COVID-19 Helpful engineering options

Too many helpful engineers, not enough help

Help! I’m struggling to be a helpful engineer!

There’s a crisis happening and I’m in a fortunate position to dedicate serious time to help be a part of the solution leveraging my professional skillset. Software engineering ftw! 💪🏾

There’s already a fast growing crowdsourced effort called; the brief was to evaluate potential projects there, and start contributing asap.

Should be simple, right?

  1. See a list of projects.
  2. Find a team that’s missing some web dev talent.
  3. Start smashing in pull requests immediately.
  4. PRs merge, virus dies, humanity wins.


…for so many reasons that I’m going to largely ignore in favour of focusing on how we can bring the current reality slightly closer to those naiive expectations.

Trying to navigate the newly created ProjectOpenAir (aka helpful-engineers) Slack community, github repos and Google documents is like trying to drink from a firehose. It’s enormous and in a state of constant turbulence that is also peppered with an intensely diverse range of cultural and professional profiles across a multitude of industries, geographies, and languages!

As a result, I’ve basically spent a couple days just getting a lay of the land out of curiosity and respect for the upfront organisational effort from the core-team of administrators. I was also mortified of ignorantly duplicating efforts just to claim that I was part of the cause (you’re either part of the problem or part of the solution).

In short, trying to organise and present the opportunities to contribute more effectively for other eager engineers seems like a valuable contribution in itself right now. This post is a lo-fi step in that direction, and I think there’s room to build on that in the coming days and weeks ahead. As a colleague described earlier today, there’s a lot of heart behind the helpful engineers effort but it’s time to apply some brainpower too.

So here’s a WIP collection of notes and themes to provoke some upgrades to the keen engineer onboarding experience.

Expectations - Reality = Opportunity

Opportunity 1 - Navigate a list of projects

Some personal notes/tips

The list of Slack channels is starting to converge towards some order, and there are some notable places to initiate / start catching up on various discussions:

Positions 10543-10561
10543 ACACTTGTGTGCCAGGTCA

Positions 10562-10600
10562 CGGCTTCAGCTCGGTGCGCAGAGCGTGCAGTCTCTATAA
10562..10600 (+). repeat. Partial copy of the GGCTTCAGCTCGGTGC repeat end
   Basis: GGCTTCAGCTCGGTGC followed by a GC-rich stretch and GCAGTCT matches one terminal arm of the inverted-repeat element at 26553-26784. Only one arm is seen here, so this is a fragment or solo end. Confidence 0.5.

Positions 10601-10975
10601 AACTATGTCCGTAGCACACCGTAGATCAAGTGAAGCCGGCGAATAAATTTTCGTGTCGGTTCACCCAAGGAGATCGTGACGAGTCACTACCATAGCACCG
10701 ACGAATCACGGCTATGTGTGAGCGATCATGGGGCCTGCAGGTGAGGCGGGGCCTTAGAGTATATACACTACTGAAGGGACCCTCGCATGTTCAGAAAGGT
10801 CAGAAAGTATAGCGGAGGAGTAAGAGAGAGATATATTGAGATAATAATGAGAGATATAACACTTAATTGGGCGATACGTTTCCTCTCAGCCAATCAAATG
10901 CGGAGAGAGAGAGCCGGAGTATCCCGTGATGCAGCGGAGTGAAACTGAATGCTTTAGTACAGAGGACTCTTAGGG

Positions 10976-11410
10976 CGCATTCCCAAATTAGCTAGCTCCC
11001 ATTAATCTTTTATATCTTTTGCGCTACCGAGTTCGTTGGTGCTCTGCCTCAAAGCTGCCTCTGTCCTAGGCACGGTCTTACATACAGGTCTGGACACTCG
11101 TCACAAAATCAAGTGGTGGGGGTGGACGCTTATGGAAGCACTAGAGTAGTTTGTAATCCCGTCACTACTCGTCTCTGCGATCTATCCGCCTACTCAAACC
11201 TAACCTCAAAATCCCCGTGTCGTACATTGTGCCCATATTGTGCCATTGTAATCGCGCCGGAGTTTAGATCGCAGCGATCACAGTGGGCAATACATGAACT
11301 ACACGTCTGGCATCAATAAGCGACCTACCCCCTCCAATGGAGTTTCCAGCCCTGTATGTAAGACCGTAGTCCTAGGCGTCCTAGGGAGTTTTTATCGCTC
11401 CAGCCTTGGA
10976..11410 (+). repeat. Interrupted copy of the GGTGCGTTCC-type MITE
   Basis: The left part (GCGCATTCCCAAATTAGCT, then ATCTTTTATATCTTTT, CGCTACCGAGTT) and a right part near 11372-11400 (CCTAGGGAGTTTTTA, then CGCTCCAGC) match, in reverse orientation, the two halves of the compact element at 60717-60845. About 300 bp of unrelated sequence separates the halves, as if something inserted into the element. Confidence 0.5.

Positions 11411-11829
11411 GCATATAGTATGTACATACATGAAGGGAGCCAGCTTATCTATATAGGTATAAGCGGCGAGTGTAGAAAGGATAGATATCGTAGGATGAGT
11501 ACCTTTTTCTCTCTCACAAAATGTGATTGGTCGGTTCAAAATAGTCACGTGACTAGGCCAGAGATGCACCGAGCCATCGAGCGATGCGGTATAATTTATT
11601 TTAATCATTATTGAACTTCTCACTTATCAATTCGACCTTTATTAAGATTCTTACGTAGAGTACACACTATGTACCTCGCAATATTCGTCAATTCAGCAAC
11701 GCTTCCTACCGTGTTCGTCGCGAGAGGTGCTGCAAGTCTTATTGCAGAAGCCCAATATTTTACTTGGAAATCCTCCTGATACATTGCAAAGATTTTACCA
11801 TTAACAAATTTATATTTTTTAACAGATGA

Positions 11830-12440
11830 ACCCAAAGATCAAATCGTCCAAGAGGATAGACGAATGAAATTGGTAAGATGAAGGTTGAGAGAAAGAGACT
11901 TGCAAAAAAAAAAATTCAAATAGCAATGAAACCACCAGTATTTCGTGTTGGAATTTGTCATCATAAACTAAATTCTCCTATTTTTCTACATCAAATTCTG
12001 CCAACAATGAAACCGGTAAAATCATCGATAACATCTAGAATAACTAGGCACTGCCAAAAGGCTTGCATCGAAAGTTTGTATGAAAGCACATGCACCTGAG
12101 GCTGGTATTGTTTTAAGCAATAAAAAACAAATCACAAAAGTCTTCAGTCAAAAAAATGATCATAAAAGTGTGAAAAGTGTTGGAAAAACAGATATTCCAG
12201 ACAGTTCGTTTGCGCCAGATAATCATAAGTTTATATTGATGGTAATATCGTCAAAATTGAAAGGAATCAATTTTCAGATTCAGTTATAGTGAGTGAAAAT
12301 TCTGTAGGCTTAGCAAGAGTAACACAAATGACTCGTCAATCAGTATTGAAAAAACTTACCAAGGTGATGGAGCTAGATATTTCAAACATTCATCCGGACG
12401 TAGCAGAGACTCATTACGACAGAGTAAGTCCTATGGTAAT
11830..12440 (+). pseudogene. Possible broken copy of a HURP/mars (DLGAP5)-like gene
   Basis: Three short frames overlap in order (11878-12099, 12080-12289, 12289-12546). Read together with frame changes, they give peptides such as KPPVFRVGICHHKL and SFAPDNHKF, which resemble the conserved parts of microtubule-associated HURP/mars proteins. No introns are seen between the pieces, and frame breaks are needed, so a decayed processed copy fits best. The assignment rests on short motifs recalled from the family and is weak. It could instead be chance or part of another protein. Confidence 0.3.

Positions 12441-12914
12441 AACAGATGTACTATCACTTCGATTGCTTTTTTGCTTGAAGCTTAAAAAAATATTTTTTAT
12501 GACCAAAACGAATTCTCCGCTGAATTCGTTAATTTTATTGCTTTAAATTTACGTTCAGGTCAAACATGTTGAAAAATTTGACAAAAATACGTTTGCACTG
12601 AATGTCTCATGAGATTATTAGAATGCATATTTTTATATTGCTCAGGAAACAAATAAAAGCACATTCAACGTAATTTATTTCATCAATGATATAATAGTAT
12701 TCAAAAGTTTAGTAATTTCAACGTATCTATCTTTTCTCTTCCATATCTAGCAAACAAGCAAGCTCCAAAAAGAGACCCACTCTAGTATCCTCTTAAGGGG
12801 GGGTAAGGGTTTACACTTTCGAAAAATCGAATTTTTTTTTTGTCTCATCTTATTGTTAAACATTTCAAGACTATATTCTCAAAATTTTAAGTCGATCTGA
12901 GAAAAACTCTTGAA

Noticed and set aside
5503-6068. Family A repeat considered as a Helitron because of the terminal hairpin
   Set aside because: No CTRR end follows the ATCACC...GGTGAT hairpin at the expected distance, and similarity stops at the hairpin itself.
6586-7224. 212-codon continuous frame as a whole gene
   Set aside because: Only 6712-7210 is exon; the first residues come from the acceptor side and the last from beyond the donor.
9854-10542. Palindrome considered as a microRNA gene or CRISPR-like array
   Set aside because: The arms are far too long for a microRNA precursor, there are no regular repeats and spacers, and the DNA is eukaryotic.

Opportunity 2 - Find a team that’s missing your talent

The #introductions channel in the Slack group is full of mini resumes, often ending with a “DM me if you need this” that I personally doubt is particularly effective. This would rely on some internal recruitment efforts per project that probably just isn’t happening that proactively yet.

However, a summary of the profiles related to each individual project team and how they’ve assigned responsiblities within them is important.

On one hand, who do you need to talk with to collaborate on specific areas of the TODO list? On the other and maybe more importantly, where is there room for your particular expertise or potential role in pushing a project forward?

Opportunity 3 - Start contributing immediately

It would be great if any software engineer with spare time can just peruse open Github issues across all OpenAir projects, filter for their area of expertise and just submit little PRs within their specific time constraints. You shouldn’t even need to engage too deeply with the wider project organisation; just see a list of valuable quickwins that you can tackle rapidly to add value to any team that needs it.

EDIT 2020-03-19: Commit-to-Covid Project launched to address this today. Get involved!

Opportunity 4 - Track the successes

It’s going to be important to stay focused on the intended goals of each initiative and measure progress and impact. Not least because there are likely to be repeated ‘seasons’ of viral outbreak that will likely put pressure on future iterations of each solution to be as impactful as possible. I’ll probably have more to say on this later as more projects (hopefully) reach a stage where they’re delivering trackable impact in communities around the world.

As a final note, the project of projects is evolving rapidly, so vast chunks of this might also lose relevance. However it’s been useful for me to process some of what’s been learned from this initial phase of volunteer crowd-engineering. This is uncharted waters for a lot of us so it’s going to take some adjustment and iteration to refine the experience. I’m a firm believer in the maxim of “where there’s a will, there’s a way”. There is a huge amount of good will behind this global-scale effort and I’m excited to be part of the path forward.

So what now?

There’s a first wave of ‘official’ project proposals that are currently under review. That may surface some teams addressing some of what I mentioned here. However, I might add a/some fresh quick-win proposals to the mix tomorrow and rally a small team around it to build some quick momentum. In particular, I think some sort of portal that scrapes Github repos and issues to surface and differentiate projects by problems and tech stacks in use might be a handy addition to the ecosystem for other software engineers like myself.

  2. Join the Helpful Engineering Slack Community